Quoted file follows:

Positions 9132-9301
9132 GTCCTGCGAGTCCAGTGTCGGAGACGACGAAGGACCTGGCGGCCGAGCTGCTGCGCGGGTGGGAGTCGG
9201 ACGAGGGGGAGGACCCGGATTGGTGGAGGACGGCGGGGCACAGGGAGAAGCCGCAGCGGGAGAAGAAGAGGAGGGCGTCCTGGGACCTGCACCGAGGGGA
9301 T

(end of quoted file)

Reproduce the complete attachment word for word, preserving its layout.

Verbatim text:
Positions 9132-9301
9132 GTCCTGCGAGTCCAGTGTCGGAGACGACGAAGGACCTGGCGGCCGAGCTGCTGCGCGGGTGGGAGTCGG
9201 ACGAGGGGGAGGACCCGGATTGGTGGAGGACGGCGGGGCACAGGGAGAAGCCGCAGCGGGAGAAGAAGAGGAGGGCGTCCTGGGACCTGCACCGAGGGGA
9301 T